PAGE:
The Glacier Express is a quite remarkable journey that takes you steadily up to the ski resort of Andermatt after passing through the Furka Tunnel, where cars are waiting for the car transporter train. Passing a westbound express at the highest point on the line, Oberallpass (2,033m/6,670ft) we then begin a slow descent to my destination and the lowest point in the route at Chur (585m/1,919ft).

Arriving in Switzerland’s oldest town I get plan of the centre from the tourist office which confirms that my hotel in the old town is less than ten minutes’ walk away, but having decided to travel the branch line to Arosa I see that the first stop on this line – Chur Altstadt – is literally round the corner from Hotel Franziskaner.

Looking at my Rail Map of Europe I see that the entire RhB network is regarded as among Europe’s most scenic lines and, after the Glacier Express experience the hour long 1150m (3,773ft) ascent to the ski resort of Arosa is another gem, with one highlight being the enormous concrete span of the Langwieser Viaduct.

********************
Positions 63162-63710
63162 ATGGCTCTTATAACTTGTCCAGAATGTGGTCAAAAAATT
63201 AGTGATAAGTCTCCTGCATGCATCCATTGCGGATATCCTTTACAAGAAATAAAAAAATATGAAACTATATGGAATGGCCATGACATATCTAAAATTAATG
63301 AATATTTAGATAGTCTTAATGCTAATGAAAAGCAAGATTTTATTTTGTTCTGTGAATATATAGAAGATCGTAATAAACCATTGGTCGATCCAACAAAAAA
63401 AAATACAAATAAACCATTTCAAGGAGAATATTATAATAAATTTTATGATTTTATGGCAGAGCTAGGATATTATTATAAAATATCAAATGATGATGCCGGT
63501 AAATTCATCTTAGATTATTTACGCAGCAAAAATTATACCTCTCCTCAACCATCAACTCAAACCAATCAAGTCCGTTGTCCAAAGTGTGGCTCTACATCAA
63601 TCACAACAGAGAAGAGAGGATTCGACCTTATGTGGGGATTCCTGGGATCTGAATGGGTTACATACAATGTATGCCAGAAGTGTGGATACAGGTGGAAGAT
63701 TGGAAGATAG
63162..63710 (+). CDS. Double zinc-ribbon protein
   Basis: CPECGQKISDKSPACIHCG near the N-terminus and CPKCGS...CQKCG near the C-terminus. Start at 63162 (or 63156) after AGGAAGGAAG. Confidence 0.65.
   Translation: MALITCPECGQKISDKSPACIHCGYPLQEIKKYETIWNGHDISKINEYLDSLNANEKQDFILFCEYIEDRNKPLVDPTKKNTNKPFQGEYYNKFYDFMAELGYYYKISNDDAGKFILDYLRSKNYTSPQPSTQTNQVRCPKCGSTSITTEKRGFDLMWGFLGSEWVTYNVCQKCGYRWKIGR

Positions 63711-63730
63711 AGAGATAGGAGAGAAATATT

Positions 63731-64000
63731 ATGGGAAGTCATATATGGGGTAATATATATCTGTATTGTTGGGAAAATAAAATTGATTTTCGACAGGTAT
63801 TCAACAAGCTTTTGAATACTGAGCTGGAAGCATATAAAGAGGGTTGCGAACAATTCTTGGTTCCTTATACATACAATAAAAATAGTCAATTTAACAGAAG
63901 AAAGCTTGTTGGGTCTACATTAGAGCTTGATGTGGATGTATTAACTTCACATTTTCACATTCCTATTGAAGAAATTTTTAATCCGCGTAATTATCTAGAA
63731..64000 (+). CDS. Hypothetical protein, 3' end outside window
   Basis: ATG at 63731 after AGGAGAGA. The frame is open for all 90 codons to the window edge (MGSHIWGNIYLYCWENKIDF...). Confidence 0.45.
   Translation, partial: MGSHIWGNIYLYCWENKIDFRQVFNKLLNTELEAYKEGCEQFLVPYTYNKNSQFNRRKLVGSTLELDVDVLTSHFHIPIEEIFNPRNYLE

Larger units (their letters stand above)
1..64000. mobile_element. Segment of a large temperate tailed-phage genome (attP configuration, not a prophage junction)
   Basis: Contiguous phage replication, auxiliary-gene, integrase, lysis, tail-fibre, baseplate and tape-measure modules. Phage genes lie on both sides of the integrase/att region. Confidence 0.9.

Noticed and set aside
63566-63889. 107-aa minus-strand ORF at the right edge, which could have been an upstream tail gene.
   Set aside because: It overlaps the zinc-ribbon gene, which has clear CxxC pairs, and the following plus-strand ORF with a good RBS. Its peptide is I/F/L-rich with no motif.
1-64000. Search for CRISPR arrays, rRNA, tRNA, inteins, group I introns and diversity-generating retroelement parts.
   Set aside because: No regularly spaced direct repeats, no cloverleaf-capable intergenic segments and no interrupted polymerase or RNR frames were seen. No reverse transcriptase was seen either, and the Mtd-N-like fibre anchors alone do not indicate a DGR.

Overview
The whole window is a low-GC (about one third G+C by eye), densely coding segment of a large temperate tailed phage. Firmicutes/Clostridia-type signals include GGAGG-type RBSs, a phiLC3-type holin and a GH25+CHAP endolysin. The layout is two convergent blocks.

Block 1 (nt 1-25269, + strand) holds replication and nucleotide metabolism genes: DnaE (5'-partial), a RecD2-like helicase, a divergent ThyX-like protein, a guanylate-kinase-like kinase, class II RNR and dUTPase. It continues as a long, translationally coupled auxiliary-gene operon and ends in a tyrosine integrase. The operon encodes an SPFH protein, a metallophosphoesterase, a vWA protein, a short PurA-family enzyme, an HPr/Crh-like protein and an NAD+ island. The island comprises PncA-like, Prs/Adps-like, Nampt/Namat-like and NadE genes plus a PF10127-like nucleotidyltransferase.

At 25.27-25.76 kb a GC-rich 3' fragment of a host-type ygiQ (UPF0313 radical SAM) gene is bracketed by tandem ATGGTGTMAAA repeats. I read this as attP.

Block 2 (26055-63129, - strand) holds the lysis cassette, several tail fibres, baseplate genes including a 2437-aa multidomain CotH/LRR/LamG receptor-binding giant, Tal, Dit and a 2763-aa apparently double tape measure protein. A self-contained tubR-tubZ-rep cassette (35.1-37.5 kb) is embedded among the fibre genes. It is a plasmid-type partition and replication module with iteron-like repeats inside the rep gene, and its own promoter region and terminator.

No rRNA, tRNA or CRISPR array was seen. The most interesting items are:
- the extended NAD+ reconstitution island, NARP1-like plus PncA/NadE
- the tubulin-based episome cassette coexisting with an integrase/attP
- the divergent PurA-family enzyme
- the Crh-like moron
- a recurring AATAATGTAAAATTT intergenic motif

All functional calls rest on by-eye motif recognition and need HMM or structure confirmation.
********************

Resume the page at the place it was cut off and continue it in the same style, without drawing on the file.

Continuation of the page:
Connecting services at Pontresina – smart timekeeping is a feature of the RhB

After two days of travelling it is nice to have three days in one place and the Hotel Franziskaner is ideally placed at the heart of Chur’s old town and a less than ten minute walk to the railway station, from where I plan to spend the weekend (15/16 April) touring the rest of the RhB.

My weekend tour begins aboard the 07.58 departure for St. Moritz which in contrast to the Glacier Express is very lightly loaded, with luxurious first class coaches that have spotlessly clean panoramic windows from which to appreciate the magnificent scenery.

The old town in Chur is rather charming

Half an hour into my southbound journey we depart the town of Thusis and for the next 122.3kms (76½ miles) until I reach Tirano in Italy at 13.00 I am travelling over what is only the third stretch of railway in the world to have UNESCO world heritage status. It is a journey of 55 tunnels and 196 bridges, most notable of all being the curving Landwasser Viaduct that features in all the RhB publicity material.

After a leisurely change of trains at the famous ski resort of St. Moritz (1,775m/5,823ft) there is still a mountain to climb on the remarkable Bernina Line, as the train heads up to the highest point on the RhB system at Ospizio Bernina (2.253m/7,392ft) before a series of amazing spirals brings you down to Tirano, just over the Italian border and at an altitude of a mere 429m (1,407ft).

A regional train bound for Disentis departs Chur – with the bus station above the railway

Returning after a short lunch stop at Tirano my tour of the RhB takes me as far as the junction station of Pontresina, just east of St. Moritz, from where I made a smartly timed connection into a service heading north-east and downhill to the terminus of Scuol-Tarasp (1,285m/3,593ft).

The Art Pavilion is one of many elegant features of Zagreb city centre